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Taipei West Bus Station passes into history

2016/11/03 21:42:00

Taipei City government started to demolish Terminal B of Taipei West Bus Station on Nov. 1 and is set to demolish Terminal A on Nov. 15, in accordance with an urban renewal plan for the western area of Taiwan's capital.

Kuo-kuang Motor Transport employees in uniform got together to take commemorative pictures on Oct. 29, prior to the moving of the transport company's services to nearby locations the following day.

A foreign backpacker was seen asking for directions for where to take a bus in Taipei West Bus Station on Oct. 30.

The West Bus Station was first set up for passenger service in 1953, four years after the Republic of China government was defeated by Mao Zedong's Communist Party of China and moved its capital from Nanjing to Taipei.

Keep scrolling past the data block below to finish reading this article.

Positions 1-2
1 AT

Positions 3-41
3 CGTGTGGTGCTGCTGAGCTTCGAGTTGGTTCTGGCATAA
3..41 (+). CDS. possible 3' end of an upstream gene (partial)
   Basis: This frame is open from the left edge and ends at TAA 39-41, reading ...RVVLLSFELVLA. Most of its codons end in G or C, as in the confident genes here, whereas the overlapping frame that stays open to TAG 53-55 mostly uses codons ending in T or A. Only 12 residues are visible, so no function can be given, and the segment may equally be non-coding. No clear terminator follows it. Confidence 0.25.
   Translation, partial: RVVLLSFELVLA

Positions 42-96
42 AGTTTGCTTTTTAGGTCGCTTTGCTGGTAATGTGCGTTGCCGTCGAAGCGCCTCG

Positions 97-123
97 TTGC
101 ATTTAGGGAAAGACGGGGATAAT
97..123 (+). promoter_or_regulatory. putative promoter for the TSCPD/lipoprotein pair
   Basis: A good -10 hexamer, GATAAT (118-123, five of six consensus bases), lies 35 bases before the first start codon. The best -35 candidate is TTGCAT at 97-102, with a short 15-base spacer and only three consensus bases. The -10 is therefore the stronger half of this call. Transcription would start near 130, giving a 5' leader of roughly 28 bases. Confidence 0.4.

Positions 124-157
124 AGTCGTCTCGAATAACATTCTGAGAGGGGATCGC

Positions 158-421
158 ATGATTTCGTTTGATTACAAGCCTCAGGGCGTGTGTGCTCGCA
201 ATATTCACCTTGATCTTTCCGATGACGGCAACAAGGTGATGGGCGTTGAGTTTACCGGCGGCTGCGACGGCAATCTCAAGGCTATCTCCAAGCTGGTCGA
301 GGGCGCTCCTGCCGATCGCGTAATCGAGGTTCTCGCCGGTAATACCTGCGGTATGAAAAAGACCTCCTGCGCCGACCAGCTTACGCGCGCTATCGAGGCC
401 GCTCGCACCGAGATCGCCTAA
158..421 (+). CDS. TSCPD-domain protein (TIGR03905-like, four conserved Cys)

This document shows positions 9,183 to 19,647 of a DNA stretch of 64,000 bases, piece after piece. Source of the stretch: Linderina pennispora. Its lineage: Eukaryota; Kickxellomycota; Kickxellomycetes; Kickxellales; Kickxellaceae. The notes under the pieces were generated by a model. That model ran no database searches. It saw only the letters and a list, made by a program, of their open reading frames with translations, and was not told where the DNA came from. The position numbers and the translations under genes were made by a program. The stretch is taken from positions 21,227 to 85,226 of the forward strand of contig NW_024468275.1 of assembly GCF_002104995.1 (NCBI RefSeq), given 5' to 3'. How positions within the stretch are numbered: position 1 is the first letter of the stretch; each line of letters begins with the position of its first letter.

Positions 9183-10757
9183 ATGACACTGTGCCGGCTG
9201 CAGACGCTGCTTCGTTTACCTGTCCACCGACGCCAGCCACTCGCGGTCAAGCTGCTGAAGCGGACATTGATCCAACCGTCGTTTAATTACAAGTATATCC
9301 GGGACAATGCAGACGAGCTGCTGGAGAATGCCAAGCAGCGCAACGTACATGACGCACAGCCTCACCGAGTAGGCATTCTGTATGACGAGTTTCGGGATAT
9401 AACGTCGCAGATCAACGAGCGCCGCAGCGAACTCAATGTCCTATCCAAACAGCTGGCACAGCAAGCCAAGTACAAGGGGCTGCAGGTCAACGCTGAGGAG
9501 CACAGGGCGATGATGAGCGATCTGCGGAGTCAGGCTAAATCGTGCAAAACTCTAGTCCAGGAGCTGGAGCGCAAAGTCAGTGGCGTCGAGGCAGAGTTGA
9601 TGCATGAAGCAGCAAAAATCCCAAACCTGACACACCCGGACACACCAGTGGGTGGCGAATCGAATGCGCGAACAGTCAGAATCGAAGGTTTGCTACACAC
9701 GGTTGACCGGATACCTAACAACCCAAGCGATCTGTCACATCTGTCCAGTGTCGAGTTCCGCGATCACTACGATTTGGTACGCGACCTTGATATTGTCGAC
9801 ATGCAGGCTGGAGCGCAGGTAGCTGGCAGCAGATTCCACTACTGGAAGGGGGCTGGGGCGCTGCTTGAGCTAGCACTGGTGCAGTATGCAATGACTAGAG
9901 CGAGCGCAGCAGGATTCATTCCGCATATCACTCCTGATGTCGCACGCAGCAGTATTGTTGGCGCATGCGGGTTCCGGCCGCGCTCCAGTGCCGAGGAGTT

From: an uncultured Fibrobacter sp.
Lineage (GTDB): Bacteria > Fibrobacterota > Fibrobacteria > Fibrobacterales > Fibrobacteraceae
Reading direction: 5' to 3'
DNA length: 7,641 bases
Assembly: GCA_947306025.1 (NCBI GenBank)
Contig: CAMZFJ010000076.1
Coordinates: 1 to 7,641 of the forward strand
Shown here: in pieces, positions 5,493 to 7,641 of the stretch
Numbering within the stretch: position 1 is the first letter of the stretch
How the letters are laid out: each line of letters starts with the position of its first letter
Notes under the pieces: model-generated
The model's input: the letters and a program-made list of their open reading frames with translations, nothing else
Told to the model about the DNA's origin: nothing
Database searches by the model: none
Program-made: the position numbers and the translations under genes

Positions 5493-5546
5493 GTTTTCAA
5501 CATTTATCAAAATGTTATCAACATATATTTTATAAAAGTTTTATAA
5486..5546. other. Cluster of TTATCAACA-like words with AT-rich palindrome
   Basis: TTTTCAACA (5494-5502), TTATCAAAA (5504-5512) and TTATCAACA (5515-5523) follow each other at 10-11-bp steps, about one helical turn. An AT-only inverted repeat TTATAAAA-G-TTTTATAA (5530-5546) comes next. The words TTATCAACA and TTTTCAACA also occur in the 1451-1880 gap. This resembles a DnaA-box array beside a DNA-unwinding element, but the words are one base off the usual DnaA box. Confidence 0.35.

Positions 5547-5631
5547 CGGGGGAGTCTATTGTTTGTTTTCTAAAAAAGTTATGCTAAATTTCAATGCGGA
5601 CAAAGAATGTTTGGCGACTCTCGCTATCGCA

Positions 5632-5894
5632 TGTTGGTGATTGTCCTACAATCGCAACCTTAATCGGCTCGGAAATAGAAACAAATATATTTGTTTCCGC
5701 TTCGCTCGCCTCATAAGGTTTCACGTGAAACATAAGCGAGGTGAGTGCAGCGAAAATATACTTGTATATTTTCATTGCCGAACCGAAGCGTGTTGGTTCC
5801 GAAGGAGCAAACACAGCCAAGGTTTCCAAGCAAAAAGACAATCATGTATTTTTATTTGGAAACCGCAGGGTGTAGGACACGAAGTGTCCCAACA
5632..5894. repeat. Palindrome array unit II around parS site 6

CNA file photo from Jan. 1, 1973

People walk on a crowded street close to Taipei West Bus Station during

the Chinese New Year holidays on Feb. 29, 1969.

People line up to buy tickets to Kaohsiung on the then-latest U.S.-made greyhound bus in 1978. The ticket was priced at NT$330 (US$9.17 at that time) and the travel time was about four-and-a-half hours.

The Taiwan Province Highway Bureau rented 229 coaches to operate the Taipei-Taichung and Taipei-Kaohsiung lines in 1980. The bureau was transformed into a state-owned company later that year and then became the privately owned Kuo-kuang Motor Transport in 2001.

The Taipei West Bus Station Terminal A is seen in these pictures taken on Oct. 29.

(By Chu Tse-wei and Kuo Chung-han)